Hubble finds fresh targets for NASA's New Horizons mission to Pluto
Sen—The Hubble Space Telescope has successfully discovered three remote, icy objects in the outer Solar System that NASA’s New Horizons spacecraft could potentially visit after it shoots past Pluto in July next year.
New Horizons was the fastest probe ever sent into space when it launched in 2006, to help it reach Pluto in reasonable time. That means it will have only a short time near Pluto to scan that ex-planet before it is carried far away again.
Mission specialists realised there was an opportunity for the probe to perform more science by studying one or more of a class of body in the Solar System called Kuiper Belt Objects (KBOs). It has long been believed that a vast swarm of these surrounds the Sun at a distance from it of about 6.5 billion km (4 billion miles). The trouble was that only a few tens of them have so far been found.
Two Kuiper Belt Objects detected by the Hubble Space Telescope are shown, in a combined sequence of exposures, moving faintly against the background of stars in Sagittarius. Image credit: NASA, ESA, SwRI, JHU/APL, New Horizons KBO Search Team
The decision was taken to use some of the powerful Hubble telescope’s valuable time to scour the region of sky through which New Horizons will travel in the hope of finding more of the elusive KBOs.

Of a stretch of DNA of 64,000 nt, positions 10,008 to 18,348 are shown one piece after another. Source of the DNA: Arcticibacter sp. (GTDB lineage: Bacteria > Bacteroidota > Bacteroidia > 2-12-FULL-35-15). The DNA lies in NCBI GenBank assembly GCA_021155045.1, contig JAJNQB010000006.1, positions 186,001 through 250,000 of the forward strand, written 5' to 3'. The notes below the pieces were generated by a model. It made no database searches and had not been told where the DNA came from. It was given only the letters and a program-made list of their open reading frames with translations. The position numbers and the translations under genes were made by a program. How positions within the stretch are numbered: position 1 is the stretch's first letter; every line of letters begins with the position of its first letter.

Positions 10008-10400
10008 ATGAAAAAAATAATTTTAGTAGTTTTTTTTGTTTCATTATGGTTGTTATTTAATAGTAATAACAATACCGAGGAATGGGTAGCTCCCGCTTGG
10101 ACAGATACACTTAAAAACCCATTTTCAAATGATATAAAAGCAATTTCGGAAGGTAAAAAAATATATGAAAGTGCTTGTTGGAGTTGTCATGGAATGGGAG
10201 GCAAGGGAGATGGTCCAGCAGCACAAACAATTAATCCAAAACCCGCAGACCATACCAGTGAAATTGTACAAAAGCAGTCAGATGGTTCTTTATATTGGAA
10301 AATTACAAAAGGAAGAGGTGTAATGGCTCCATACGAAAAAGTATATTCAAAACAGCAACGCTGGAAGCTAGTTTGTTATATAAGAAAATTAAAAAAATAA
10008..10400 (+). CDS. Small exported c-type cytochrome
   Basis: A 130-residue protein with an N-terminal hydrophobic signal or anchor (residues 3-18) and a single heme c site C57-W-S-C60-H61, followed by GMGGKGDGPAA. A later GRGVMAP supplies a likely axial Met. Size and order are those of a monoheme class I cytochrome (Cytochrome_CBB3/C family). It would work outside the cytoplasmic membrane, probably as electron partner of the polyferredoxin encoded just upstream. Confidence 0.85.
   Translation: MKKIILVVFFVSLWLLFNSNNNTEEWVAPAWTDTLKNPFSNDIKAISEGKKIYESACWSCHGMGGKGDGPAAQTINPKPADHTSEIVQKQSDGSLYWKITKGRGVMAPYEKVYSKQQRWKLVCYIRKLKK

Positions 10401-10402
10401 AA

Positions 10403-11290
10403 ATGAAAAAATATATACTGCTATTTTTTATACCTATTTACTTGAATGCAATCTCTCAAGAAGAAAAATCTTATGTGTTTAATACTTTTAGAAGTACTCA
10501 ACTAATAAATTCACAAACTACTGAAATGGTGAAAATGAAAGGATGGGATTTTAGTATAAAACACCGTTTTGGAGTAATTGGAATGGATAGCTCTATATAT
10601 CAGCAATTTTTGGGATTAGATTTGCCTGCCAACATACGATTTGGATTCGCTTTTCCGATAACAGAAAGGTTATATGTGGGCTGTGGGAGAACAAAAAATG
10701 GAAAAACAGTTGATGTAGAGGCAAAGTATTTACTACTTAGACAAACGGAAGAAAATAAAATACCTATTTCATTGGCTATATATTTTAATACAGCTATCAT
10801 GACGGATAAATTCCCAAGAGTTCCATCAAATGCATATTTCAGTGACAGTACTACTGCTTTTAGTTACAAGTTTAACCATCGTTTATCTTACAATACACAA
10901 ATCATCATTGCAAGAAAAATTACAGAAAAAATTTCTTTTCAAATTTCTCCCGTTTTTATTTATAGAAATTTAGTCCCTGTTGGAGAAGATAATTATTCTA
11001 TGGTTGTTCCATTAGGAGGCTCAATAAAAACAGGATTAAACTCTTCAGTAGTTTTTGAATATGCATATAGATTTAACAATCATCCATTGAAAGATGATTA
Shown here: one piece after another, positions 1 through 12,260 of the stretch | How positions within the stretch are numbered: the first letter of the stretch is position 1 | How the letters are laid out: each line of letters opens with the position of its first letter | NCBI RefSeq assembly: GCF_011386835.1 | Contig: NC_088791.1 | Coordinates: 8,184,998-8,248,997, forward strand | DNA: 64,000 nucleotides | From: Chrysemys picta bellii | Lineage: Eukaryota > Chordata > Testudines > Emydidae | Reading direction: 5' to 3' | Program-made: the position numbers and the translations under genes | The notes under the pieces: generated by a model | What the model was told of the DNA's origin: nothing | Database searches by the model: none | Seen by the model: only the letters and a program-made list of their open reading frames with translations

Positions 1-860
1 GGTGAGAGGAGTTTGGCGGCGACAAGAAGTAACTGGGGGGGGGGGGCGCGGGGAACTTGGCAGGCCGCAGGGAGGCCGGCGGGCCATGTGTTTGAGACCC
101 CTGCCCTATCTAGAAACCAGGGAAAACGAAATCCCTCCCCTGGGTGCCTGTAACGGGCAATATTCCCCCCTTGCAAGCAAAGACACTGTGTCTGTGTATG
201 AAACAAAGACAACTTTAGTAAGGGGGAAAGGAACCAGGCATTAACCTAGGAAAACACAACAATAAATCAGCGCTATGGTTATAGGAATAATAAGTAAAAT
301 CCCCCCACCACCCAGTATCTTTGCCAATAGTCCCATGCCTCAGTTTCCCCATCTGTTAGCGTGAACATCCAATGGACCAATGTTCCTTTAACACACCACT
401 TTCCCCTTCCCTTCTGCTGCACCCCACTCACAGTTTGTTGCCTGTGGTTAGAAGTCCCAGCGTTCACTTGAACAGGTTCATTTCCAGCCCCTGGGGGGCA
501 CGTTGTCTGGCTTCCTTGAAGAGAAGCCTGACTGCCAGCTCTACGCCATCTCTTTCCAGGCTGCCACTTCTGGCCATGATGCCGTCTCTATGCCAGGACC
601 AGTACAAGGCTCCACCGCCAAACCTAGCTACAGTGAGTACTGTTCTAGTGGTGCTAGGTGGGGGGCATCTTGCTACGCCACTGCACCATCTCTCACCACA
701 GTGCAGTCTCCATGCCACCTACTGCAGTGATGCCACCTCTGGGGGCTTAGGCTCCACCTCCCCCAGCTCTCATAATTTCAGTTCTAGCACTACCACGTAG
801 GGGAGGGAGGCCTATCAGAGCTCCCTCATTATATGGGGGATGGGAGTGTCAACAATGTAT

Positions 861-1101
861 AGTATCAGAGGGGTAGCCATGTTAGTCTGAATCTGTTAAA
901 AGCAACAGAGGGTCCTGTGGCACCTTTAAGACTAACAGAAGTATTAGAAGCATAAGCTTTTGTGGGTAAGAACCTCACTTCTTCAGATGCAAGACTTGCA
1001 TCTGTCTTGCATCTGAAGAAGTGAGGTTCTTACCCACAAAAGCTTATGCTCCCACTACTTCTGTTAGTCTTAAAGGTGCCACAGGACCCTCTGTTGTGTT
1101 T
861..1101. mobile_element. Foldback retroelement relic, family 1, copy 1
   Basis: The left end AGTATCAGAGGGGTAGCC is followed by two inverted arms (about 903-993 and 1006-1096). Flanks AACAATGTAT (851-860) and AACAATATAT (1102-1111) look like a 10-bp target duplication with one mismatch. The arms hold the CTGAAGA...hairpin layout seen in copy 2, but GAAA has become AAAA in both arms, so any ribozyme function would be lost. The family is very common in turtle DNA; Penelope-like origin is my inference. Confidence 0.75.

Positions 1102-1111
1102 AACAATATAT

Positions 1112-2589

It sounded like looking for a needle in a haystack. But the dedicated search by members of the New Horizons team, using the telescope jointly operated by NASA and ESA, was successful. The three icy KBOs that Hubble detected are around ten times larger than typical comets but less than two per cent the size of Pluto.
Discovered in the constellation of Sagittarius, two of the KBOs are about 55 km (34 miles) wide and the other perhaps 25 km (15 miles) across. They lie around 1.6 billion km (one billion miles) beyond Pluto, which means it will take the spacecraft another three to four years to reach them after reaching its primary target.
The team began looking for candidate KBOs in 2011, using some of the biggest telescopes based on the Earth. They managed to discover several dozen, but none was close enough for New Horizons to reach it using its available fuel.
New Horizons science team member John Spencer, of the Southwest Research Institute, in Boulder, Colorado, said: “We started to get worried that we could not find anything suitable, even with Hubble, but in the end the space telescope came to the rescue. There was a huge sigh of relief when we found suitable KBOs. We are ‘over the moon’ about this detection.”
Hubble began its intensive search in July after a trial run in June showed its potential by spotting two KBOs. The objects differ from asteroids because they have not been warmed by the Sun and so remain in a pristine state, like samples of the primordial Solar System kept in a deep freeze. They are also thought to be the material that came together to build dwarf planets like Pluto.
Following Hubble’s success, the mission team will now apply to NASA in late 2016 for an extended mission to visit one of the newly-found KBOs.
New Horizons’ Principal Investigator Alan Stern, also of SwRI, commented: “This has been a very challenging search and it’s great that in the end Hubble could accomplish a detection—one NASA mission helping another.”